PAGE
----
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Sunday 29th July 2018 ko 17.00

Peterborough & District League Division Two

STILTON FC 4 (West 38 49 80 McManus 74)

CARDEA 2 (Dandrilli 55 Yeoman 60)

Att 304

Entry £4

Programme £1

You mention Stilton and you can’t help think of cheese can you? In that sense it’s just like Cheddar, and I’m bound to comment that they attracted a lower attendance for their hop game, despite being 3 divisions higher in the footballing pyramid. Perhaps that’s an unfair comparison, as just about the only thing the two clubs have in common is the cheese. There was so much more going on at Stilton too…

For a start the famous cheese has never actually been made in Stilton. The village grew as a staging post on the Great North Road, now the A1, and so the horses and carriages stopped overnight here, and the passengers rested overnight, and sought sustainance. The taverns started buying cheese from producers in and around Melton Mowbray, but since people bought the cheese from Stilton, they associated it with here rather than Melton.

The sad footnote in the story is that today if cheese were made locally, it wouldn’t be able to call itself Stilton! Since 1996 EU “Protected Geographical Status” has meant the cheese much be made in one of the 3 counties of Leicestershire, Derbyshire and Nottinghamshire- Stilton is in Cambridgeshire!

But there’s a part of me that wonders whether Stilton isn’t heartily bored of all the cheese references. We nearest we saw to the famous food was the cheese on the burgers, and that owed more to Dairylea than any specific county’s dairy!

GroundhopUK’s visit was timed to take in the culmination of celebrations for the football club’s return to playing in the village. We’d planned on visiting them in exile on the second pitch during the first UCL/PDFL hop on the second pitch at Leading Drove just after the Yaxley game but they turned us down so we ended up watching Riverside at Daimler Avenue nearby. Ironically that was another ground Stilton had used after losing the use of their pitch 15 years earlier. Eventually I ended up deciding to tick off Stilton on that unique pitch on Leading Drove and found a club that didn’t know who had turned down the hop game, but were looking forward to returning home, and significantly for us were keen as mustard to host!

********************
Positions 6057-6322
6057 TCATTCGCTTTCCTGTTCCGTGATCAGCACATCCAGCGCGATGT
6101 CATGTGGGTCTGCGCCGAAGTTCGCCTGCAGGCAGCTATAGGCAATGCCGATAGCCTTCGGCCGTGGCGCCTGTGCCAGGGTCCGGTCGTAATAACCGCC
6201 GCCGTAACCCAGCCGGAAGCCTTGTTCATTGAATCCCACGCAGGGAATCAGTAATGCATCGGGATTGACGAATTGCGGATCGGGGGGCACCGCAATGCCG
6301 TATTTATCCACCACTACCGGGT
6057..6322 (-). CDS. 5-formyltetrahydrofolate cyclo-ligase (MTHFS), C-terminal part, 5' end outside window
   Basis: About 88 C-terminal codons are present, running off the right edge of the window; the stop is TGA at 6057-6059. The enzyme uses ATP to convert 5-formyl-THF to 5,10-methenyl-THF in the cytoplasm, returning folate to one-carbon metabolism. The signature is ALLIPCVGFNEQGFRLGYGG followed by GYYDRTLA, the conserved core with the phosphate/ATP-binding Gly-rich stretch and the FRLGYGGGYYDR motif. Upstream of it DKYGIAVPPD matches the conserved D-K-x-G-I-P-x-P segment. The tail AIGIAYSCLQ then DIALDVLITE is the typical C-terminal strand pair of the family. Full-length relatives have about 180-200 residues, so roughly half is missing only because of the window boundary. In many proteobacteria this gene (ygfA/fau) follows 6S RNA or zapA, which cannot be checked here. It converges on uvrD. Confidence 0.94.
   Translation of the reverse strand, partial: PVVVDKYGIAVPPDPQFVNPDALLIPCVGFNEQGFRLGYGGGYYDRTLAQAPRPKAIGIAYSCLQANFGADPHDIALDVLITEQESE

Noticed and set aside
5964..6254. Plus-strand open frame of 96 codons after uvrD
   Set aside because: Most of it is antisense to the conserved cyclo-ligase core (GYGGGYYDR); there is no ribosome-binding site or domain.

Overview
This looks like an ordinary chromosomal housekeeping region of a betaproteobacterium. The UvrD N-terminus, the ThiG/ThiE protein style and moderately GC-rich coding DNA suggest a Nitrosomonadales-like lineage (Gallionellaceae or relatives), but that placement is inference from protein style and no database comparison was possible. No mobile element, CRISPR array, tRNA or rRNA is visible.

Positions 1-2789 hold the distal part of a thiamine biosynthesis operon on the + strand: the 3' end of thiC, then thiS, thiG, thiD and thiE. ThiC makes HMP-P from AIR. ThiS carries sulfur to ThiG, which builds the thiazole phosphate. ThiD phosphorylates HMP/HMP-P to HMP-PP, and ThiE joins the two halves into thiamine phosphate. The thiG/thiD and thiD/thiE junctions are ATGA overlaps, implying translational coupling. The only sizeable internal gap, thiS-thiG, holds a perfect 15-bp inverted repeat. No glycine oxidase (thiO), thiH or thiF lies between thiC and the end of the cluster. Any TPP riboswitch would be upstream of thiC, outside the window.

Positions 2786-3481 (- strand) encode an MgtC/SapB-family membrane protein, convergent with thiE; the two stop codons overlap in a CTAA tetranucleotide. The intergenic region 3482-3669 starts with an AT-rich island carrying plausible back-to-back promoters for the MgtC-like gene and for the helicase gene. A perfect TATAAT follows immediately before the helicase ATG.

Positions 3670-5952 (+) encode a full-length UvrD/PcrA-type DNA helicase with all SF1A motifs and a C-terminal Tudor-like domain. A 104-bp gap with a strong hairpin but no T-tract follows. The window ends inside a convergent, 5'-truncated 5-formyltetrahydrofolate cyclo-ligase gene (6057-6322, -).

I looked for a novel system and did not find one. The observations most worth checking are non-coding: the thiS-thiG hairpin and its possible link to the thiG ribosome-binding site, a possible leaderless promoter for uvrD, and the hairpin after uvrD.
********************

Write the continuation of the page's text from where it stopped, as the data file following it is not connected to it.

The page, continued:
What Stilton have returned home to is a community centre, styled the Stilton Pavilion. Whilst there’s little or nothing in terms of footballing furniture, the facility is excellent as what it’s designed to be- a community hub, and there’s plenty of scope to add stands, a rail and so on as the club progresses.

In one corner of the clubhouse there’s a rather incongruous Stars & Stripes flying. It’s a memorial to 3 members of the crew of a USAF B-17 Bomber “10 Horsepower” who on the 20th February 1944 died in a crash on Denton Hill behind where  the new ground now lies.

Lt. Walter E. Truemper and S/Sgt. Archibald Mathies were trying to land at RAF  Polebrook and save the life of their injured pilot  Lt. Clarence Nelson. The other crew members successfully bailed out, but Truemper and Matthies crashed the plane on their third attempt to land. All 3 servicemen died, with  Truemper and Matthies winning the Medal of Honor posthumously.

With the grand ground opening being a massive community event, the idea was to recreate the frankly amazing events that was the hop game at Sawtry two years ago, and one that Stilton had a ringside seat at. There, the attendance was 534, which took just about everyone aback and with retrospect I doubt will ever be beaten at a similar level of the game.

I do think if the weather had have been better in the morning we’d have come close. There’s no doubt the inclement weather put plenty off, including the caterer who was going to provide the Thai curry for the masses. That was poor on his part and I hope he sees the attendance and massively regrets his actions. I’d like to think his loss helped more funds towards Stilton’s own barbecue- that seemed to be doing a roaring trade.

It was lovely to see John Weeks and the entire UCL commitee at the game too. It’s easy to forget these PDFL clubs aren’t John’s so he and his cohorts being there shows a commendable level of support.

The final game of the hop saw what I suspect every single neutral wanted, and entertaining game and a Stilton win on their day. West notched a hat trick which surely will go down in the annals of Stilton as the man who signposted the return of the football club from exile.

Overall it was a hop I’ll remember with a lot of fondness. It was gratifying that even at the last game John still wasn’t happy over Raunds’ hosting but that was a case of a missed opportunity more than anything else. Its worth commenting that since I published the Raunds article, a now former official has apologised for the club secretary’s comments at the bottom of the article. It points to a club that remains in turmoil and still rock bottom of the UCL. I hope they sort themselves out, but I’d remark that biting the hand that attempts to feed is unlikely to help.

The rest of the clubs were a credit to themselves, their towns and their leagues. The split-personality of this hop is what makes it what it is and I do wish more hoppers would give the side of things they’re not used to a go. I watched several attend friendlies instead of giving the PDFL a try. I know that these words will be lost on some, but when there’s so little competitive football on elsewhere, surely this is the perfect time to try something new!